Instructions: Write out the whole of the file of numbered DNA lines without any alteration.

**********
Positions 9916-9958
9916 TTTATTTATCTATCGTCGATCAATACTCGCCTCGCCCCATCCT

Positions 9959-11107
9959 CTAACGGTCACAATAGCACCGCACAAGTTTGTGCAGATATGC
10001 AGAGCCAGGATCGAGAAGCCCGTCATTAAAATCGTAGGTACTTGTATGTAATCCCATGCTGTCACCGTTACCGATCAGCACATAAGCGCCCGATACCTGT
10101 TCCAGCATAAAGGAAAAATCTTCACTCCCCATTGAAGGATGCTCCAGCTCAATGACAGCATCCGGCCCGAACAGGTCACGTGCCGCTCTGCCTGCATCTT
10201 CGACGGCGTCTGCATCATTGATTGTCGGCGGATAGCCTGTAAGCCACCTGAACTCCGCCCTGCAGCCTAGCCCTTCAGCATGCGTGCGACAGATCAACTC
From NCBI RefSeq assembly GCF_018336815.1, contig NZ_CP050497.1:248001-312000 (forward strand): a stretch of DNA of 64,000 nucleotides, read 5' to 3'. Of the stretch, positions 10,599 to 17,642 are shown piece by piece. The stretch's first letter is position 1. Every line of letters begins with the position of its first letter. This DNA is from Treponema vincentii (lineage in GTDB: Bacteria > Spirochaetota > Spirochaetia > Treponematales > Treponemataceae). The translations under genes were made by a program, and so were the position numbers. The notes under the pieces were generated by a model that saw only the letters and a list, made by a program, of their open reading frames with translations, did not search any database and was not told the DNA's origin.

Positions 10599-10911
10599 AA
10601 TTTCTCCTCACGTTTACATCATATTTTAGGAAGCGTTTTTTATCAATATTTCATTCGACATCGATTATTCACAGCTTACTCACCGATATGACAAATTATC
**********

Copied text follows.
Positions 9916-9958
9916 TTTATTTATCTATCGTCGATCAATACTCGCCTCGCCCCATCCT

Positions 9959-11107
9959 CTAACGGTCACAATAGCACCGCACAAGTTTGTGCAGATATGC
10001 AGAGCCAGGATCGAGAAGCCCGTCATTAAAATCGTAGGTACTTGTATGTAATCCCATGCTGTCACCGTTACCGATCAGCACATAAGCGCCCGATACCTGT
10101 TCCAGCATAAAGGAAAAATCTTCACTCCCCATTGAAGGATGCTCCAGCTCAATGACAGCATCCGGCCCGAACAGGTCACGTGCCGCTCTGCCTGCATCTT
10201 CGACGGCGTCTGCATCATTGATTGTCGGCGGATAGCCTGTAAGCCACCTGAACTCCGCCCTGCAGCCTAGCCCTTCAGCATGCGTGCGACAGATCAACTC
From NCBI RefSeq assembly GCF_018336815.1, contig NZ_CP050497.1:248001-312000 (forward strand): a stretch of DNA of 64,000 nucleotides, read 5' to 3'. Of the stretch, positions 10,599 to 17,642 are shown piece by piece. The stretch's first letter is position 1. Every line of letters begins with the position of its first letter. This DNA is from Treponema vincentii (lineage in GTDB: Bacteria > Spirochaetota > Spirochaetia > Treponematales > Treponemataceae). The translations under genes were made by a program, and so were the position numbers. The notes under the pieces were generated by a model that saw only the letters and a list, made by a program, of their open reading frames with translations, did not search any database and was not told the DNA's origin.

Positions 10599-10911
10599 AA
10601 TTTCTCCTCACGTTTACATCATATTTTAGGAAGCGTTTTTTATCAATATTTCATTCGACATCGATTATTCACAGCTTACTCACCGATATGACAAATTATC